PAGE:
Surgical and Radiologic Anatomy

, Volume 39, Issue 7, pp 791–798 | Cite as

The morphology and morphometry of the fovea capitis femoris

  • Vivek PerumalEmail author
  • Stephanie J. Woodley
  • Helen D. Nicholson
Original Article



There is little published information on the anatomy of the fovea capitis femoris (FCF), the distal attachment site of the ligament of the head of femur (LHF). This study investigates the morphology of the FCF on dry bones in an attempt to answer some of the debate around the functional significance of the LHF.


The morphological and morphometric details of the FCF were analysed on 125 dry isolated femora (n = 125) from the Anatomy Museum, University of Otago, New Zealand.


All femora had a single distinct FCF. The proximal half of the foveal floor was rough indicating the attachment of the LHF, while the distal half or receptacle zone, was smooth. The long axis of most FCF (63.2%) was directed posteroinferiorly. The FCF measured 1.77 ± 0.4 cm (SD) in the longitudinal plane and 1.3 ± 0.32 cm (SD) in the transverse plane and occupied 17% of the surface area of the femoral head. The shape of the FCF was oval in 66%, circular in 28%, and triangular in 6%. In 123 of 125 bones, the FCF was located on the posteroinferior quadrant of the femoral head. Multiple vascular foramina were found in the ligament attachment zone in 76% of the bones and a quarter of the samples showed a shallow perifoveal groove (24%) or a deep perifoveal notch (26%) on the dry bones.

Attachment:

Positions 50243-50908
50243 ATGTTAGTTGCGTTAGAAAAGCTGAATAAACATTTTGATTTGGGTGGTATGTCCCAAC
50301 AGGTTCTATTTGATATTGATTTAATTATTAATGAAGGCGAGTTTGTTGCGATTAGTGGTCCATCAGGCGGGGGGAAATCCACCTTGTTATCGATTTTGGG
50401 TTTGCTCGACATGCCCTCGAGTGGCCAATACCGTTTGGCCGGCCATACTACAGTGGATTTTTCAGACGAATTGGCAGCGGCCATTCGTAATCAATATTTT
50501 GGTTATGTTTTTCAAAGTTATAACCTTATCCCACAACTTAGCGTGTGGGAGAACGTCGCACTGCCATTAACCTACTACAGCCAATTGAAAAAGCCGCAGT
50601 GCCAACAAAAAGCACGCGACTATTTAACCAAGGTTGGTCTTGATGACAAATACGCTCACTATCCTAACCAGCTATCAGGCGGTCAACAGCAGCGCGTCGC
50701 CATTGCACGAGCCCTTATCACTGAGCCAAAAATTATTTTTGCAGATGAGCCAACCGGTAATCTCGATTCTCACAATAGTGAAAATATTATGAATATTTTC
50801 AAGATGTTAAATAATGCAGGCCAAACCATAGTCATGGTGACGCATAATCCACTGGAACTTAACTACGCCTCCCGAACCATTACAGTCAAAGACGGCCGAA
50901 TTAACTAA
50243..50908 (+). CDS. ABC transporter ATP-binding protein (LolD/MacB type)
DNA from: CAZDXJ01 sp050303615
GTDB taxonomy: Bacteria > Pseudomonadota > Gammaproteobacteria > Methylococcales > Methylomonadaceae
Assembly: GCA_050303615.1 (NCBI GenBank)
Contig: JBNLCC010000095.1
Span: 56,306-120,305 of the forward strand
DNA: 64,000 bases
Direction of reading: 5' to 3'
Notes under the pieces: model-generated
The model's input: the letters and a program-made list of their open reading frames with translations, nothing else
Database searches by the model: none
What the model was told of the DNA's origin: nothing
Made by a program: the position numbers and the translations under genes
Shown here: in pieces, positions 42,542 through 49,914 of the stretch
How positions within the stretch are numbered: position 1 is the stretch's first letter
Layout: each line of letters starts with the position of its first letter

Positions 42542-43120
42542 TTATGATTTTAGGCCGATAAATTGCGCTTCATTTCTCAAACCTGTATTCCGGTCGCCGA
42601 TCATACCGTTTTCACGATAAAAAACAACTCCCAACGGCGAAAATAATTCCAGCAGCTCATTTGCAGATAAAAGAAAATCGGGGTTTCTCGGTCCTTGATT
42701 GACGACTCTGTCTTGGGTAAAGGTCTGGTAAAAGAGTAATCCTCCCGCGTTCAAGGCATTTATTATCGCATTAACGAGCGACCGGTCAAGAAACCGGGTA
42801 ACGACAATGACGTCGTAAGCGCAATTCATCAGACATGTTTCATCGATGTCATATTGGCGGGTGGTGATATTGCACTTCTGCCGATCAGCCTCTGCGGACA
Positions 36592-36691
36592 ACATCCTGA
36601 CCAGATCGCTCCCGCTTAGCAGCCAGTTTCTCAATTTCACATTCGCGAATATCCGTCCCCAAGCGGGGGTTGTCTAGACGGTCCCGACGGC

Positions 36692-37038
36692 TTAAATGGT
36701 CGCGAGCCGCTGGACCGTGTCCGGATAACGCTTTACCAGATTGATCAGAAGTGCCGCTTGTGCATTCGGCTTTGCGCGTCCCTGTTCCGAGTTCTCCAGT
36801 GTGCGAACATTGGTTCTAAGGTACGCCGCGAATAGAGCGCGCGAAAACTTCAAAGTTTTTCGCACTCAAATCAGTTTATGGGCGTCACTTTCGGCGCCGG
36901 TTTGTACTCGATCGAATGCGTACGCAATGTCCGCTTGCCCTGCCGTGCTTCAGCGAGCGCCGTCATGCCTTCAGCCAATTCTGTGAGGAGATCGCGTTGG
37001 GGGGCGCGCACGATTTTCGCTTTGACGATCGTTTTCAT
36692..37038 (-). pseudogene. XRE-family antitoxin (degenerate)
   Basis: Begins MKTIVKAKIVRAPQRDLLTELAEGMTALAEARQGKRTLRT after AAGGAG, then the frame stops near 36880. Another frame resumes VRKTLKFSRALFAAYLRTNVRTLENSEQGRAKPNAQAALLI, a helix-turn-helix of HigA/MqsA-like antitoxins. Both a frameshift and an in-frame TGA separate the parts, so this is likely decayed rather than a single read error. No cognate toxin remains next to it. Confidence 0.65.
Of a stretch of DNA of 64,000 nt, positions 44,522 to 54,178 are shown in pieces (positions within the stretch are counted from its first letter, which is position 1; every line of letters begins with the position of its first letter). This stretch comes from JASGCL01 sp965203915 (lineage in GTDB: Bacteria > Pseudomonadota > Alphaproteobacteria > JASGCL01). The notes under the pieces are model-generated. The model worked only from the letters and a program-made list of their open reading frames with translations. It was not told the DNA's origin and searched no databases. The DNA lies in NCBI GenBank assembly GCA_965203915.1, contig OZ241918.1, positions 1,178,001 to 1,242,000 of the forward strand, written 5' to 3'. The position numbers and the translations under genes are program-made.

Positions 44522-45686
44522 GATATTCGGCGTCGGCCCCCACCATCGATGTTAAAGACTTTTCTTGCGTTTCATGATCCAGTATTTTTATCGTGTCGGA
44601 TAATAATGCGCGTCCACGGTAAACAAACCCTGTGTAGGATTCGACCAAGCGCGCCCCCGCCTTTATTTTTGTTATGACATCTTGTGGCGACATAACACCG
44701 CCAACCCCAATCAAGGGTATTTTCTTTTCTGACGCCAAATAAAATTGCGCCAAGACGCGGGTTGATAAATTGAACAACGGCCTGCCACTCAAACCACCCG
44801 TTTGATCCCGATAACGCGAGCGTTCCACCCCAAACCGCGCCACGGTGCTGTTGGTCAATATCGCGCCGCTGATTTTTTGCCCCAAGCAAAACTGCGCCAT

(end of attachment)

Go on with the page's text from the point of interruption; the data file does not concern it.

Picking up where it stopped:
This study shows that the fovea consistently lies posteroinferior to the true centre of the femoral head and is usually oval in shape. Patent vascular foramina clustered within the LHF attachment site suggest that the ligament conveys some blood supply to the femoral head in adults.


Fovea capitis Hip joint Ligament of the head of femur 


Compliance with ethical standards

Conflict of interest

The authors declare that they have no conflict of interest.


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Copyright information

© Springer-Verlag France 2017

Authors and Affiliations

  1. 1.Department of AnatomyUniversity of OtagoDunedinNew Zealand

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